Save Time by Testing Out of Compliance Training?

Posted by John Kleeman

There is nothing worse for an employee than attending a compliance training session about material they already know. (Or at least sometimes it feels that way!)

If employees already know something well, then training them in it again is a waste of resources and motivation. By forcing people to attend training they feel is unnecessary, you reduce the credibility of your whole compliance initiative. People feel that you are just crossing a task off your list, not really caring about what matters to them and the business.

Diagnostic tests can provide a way of identifying what employees know or don’t know, and so allows employees to “test out” of training that they do not need to take. So for example, if a training course covers three topics, then some employees may be able to show– by passing a test — that they already know one or more topics and can skip part or all of the training.

Questionmark Perception screenshot

You’ll need to check your regulations to confirm that this is permissible for you, but most regulators will see sense here. For instance, an American Banker’s Association Bank Compliance magazine article mentions various US financial regulators who regard testing out to be acceptable:

“Is testing out considered an acceptable alternative to compliance training? The OTS said yes, testing out is acceptable. The OCC agreed, provided the testing program is well structured. However, exceptions may exist for required training such as the Bank Secrecy Act. The FDIC also agreed, commenting that a well-planned, -implemented, and -maintained compliance training program will prevent or reduce regulatory violations, will provide cost efficiencies, and is a sound business practice.”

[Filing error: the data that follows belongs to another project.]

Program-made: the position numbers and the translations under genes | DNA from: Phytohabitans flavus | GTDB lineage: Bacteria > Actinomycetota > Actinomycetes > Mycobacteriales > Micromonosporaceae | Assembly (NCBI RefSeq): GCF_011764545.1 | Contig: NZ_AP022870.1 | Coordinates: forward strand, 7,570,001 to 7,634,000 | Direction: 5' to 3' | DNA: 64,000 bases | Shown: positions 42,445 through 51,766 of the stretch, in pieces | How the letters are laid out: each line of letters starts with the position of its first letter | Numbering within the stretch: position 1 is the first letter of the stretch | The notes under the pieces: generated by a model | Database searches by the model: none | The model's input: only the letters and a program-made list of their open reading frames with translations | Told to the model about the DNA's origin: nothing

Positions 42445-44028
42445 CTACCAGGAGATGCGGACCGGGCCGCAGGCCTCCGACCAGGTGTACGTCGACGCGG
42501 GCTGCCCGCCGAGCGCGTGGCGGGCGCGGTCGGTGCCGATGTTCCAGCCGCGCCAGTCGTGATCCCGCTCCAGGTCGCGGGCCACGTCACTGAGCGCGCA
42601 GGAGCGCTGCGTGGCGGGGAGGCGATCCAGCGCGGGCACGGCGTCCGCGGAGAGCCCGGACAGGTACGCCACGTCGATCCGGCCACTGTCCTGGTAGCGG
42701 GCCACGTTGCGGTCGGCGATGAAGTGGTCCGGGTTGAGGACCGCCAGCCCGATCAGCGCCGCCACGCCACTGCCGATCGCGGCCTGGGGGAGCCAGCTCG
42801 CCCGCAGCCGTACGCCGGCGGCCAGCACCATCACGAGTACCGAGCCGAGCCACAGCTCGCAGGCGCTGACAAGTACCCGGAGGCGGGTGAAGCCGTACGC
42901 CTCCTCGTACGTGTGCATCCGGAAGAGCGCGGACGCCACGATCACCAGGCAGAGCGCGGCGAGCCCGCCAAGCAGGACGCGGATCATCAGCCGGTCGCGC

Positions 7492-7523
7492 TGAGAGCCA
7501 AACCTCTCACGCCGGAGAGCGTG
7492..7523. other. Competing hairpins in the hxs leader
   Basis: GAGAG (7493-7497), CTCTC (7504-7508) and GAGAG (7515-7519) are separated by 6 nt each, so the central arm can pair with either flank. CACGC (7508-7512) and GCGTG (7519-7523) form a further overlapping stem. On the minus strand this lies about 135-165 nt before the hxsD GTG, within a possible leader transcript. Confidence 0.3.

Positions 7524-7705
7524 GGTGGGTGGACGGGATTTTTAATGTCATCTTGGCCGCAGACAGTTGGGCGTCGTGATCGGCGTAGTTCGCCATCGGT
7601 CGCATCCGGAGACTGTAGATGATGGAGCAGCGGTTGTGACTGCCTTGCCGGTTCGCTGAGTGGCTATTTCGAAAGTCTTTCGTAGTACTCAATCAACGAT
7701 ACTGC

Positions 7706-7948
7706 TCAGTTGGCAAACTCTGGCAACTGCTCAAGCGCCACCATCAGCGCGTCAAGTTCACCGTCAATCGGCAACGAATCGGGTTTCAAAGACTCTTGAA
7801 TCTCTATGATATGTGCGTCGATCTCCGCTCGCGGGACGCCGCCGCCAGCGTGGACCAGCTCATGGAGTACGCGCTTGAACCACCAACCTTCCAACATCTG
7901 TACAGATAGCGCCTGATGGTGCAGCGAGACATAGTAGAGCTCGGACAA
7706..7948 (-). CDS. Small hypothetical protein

Obviously if you follow this approach, you’ll need to ensure that your tests are appropriate and sufficient – that they measure the right knowledge and skills that the compliance training would otherwise cover.

But a simple calculation suggests that testing out can save a lot of time. The average employee works around 2,000 hours in a year.

Suppose:

· You need to train 10,000 employees

· 20% of them already know the subject well

· Avoiding training will save on average an hour of someone’s time

 

Conclusion: By allowing people to test out, you will save 2,000 hours of time or a whole year of someone’s time.

I know many organizations already use Questionmark software to allow employees to “test out” from training. (One of our customers presented a case study at the 2011 Questionmark Users Conference showing that they had saved US$40,000 on a project by doing just this.) But if you are not already allowing testing out for compliance training purposes, it could be worth considering.

Back from Brussels: Remembering a great conference

Posted by Jane Townsend

Returning  from European Users Conference in Brussels, I am amazed at how quickly the time has gone by since we arrived there a few days ago.